clock menu more-arrow no yes mobile

Filed under:

Swarzak Exits Early, Burnett Wins In Spite of Himself

Twins 3, Yankees 4.  But at least it was a good game this time.

When Brett Gardner singled off of yet another pitch high in the zone to score two, making it 3-0, the ugly beast of Tuesday night was still fresh in my mind, and it looked like this one was about to go the same way.  Although the result in both contests is the same, they definitely weren't the same game.  So that's a moral victory.

You take them where you can get them.

Joe Mauer homered once, nearly twice, seemingly taking a downward swing on two pitches in the exact same spot over the outer half of the plate.  The first once was as close to being a homer at it was to being a long fly-out, but it wasn't the first because it bounced off the left field wall about six inches short of the top, and it wasn't the second because Johnny Damon clearly had trouble picking up the ball.  By the time Gardner was over to pick it up, Mauer was on second and Denard Span had scored to make it 3-2.  Some wild pitching by A.J. Burnett led to Minnesota's first run.

In the top of the fifth, with one out and runners on first and second base, Anthony Swarzak popped up Alex Rodriguez into foul territory.  It was a long run for Justin Morneau, and it's not easy tracking a foul ball over your shoulder, and it's even not easier when you have to climb the bullpen mound just as you're about to make the play, and of course Justin got there...only to get a mitt on the ball, but have it fall to the turf regardless.

Rodriguez would then single to score Derek Jeter from second base, giving the Yankees the cushion they'd need to win.  This is what happens when you give people extra chances.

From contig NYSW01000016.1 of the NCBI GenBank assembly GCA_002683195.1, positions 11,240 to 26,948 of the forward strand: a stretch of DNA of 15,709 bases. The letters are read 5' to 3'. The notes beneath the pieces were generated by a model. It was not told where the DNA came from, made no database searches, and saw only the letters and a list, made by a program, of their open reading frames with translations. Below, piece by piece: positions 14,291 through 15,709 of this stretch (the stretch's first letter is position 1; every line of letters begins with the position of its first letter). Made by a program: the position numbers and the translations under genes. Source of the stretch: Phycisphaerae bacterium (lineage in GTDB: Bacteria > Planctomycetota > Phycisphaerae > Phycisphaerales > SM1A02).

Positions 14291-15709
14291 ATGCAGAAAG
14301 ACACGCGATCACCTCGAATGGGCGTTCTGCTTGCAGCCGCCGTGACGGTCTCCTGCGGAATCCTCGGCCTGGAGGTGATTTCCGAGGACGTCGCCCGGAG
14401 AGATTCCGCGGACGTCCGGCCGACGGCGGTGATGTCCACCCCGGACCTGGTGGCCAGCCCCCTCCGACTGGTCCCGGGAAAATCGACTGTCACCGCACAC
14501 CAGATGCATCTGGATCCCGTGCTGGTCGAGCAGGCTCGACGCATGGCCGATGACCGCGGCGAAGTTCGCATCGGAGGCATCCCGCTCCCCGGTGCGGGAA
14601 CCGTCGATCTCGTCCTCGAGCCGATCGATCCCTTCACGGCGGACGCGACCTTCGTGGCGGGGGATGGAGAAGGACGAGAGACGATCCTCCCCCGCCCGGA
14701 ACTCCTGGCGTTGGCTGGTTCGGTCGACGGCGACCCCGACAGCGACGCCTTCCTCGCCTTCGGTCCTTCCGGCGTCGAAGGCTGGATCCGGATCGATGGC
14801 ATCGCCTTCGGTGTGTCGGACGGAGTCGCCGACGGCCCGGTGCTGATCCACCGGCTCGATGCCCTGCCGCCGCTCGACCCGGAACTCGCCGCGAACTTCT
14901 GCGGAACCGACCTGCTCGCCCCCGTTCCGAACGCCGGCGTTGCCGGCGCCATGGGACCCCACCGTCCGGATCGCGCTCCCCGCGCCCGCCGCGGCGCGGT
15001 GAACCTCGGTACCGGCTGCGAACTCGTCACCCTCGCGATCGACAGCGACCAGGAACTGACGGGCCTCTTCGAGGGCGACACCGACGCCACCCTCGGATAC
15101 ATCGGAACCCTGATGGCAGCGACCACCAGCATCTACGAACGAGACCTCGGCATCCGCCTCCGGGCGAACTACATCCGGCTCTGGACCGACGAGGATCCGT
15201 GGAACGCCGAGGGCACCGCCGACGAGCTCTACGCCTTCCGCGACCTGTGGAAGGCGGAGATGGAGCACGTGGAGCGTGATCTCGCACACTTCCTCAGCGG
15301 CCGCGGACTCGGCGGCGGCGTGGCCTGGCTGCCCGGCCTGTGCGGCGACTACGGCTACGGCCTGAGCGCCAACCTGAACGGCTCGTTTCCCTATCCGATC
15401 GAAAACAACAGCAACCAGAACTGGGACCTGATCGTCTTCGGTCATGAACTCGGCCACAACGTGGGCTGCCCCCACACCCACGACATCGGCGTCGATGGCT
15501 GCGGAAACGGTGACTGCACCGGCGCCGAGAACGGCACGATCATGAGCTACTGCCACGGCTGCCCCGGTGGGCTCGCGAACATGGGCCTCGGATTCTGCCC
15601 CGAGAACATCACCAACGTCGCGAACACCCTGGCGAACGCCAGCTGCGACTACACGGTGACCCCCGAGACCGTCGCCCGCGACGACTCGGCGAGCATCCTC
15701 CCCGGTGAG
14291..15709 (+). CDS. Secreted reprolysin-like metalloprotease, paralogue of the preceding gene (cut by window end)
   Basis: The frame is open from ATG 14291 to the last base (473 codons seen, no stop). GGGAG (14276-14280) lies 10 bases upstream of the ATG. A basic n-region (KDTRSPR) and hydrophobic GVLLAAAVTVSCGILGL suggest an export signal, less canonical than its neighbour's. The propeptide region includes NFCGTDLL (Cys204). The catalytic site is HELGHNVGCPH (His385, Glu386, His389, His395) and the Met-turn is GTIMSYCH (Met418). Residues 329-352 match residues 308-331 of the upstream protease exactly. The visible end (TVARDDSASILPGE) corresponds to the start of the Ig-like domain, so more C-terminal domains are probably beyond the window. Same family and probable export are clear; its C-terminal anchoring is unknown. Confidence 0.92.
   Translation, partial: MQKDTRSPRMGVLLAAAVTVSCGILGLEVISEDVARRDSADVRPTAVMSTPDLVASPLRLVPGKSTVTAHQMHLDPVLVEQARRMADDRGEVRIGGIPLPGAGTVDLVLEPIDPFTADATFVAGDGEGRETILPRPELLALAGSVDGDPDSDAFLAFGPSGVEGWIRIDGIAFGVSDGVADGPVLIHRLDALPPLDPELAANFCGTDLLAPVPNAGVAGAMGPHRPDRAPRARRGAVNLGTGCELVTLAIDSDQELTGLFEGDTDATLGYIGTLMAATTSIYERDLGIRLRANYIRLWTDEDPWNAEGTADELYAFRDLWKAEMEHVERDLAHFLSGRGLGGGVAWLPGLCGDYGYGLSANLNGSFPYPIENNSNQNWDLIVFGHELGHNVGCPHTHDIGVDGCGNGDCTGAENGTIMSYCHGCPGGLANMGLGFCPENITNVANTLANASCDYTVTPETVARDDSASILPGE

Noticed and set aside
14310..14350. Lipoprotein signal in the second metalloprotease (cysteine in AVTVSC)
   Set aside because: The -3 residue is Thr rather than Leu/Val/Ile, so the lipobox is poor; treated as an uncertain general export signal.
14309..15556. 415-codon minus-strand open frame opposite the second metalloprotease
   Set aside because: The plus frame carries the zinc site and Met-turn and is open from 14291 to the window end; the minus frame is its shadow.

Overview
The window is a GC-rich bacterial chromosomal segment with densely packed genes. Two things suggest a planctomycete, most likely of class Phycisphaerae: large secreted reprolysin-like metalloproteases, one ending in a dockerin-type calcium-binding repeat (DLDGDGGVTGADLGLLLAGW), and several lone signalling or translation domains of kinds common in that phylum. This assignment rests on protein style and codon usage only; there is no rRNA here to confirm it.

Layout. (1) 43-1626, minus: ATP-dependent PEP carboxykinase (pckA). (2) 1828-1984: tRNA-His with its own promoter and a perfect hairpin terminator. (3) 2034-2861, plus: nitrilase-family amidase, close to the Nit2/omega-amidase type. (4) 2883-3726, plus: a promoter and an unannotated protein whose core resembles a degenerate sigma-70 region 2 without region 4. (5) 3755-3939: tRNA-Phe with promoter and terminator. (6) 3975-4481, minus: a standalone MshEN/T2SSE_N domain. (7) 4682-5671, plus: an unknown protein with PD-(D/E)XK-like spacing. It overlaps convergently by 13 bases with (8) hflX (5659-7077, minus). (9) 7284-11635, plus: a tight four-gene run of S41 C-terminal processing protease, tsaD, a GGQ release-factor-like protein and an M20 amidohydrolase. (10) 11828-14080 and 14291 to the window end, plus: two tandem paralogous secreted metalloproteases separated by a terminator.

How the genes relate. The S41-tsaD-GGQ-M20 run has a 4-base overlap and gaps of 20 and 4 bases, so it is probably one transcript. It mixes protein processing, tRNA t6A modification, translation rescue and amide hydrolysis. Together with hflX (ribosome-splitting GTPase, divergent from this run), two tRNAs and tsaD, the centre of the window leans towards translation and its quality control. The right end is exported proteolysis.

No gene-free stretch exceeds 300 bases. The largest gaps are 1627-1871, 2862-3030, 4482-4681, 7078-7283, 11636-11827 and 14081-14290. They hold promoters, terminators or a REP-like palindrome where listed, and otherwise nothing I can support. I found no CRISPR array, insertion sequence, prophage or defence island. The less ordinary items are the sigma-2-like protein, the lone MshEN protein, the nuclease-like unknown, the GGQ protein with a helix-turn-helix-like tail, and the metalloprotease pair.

Anthony Swarzak, who was pitching on short notice, was a bit like Scott Baker on Tuesday in that he was inefficient.  Too many pitches were his story, and after 91 pitches was pulled following A-Rod's RBI single.  Bobby Keppel pitched admirably once again, managing to keep the Bomber offense off the board for his 3.2 innings of work.  Mauer did eventually hit that home run, number 15 on the season, once again going the other way to bring the Twins within a run.

In the bottom of the ninth, the Twins faced Mariano Rivera, and crumpled as is the fashion.  Span saw a pair of inside pitches, only to ground out.  Brendan Harris tried to be patient as Rivera pitched him away, but when he came inside (for ball two) it was called strike three, which is just the way it goes.  And Mauer hit the ball on a rope, but right to Jeter, and that was the ballgame.

Minnesota has their best opportunity to win (see:  put up some runs) on Thursday afternoon, and it would be great to see them take one of three.  Getting swept as you're about to head into the break is a bit of a killer.  On a positive note, Mauer's five plate appearances give him enough to qualify for the leader boards, meaning his .388 batting average now officially leads MLB.

Stars of the Game
#3:  Jose Mijares  (1 IP, 0 R .041 WPA)
#2:  Bobby Keppel  (3.2 IP, 2 H 1 BB, 0 R, .202 WPA)
#1:  Joe Mauer  (3-for-5, 2B, HR, 2 RBI, R, .296 WPA)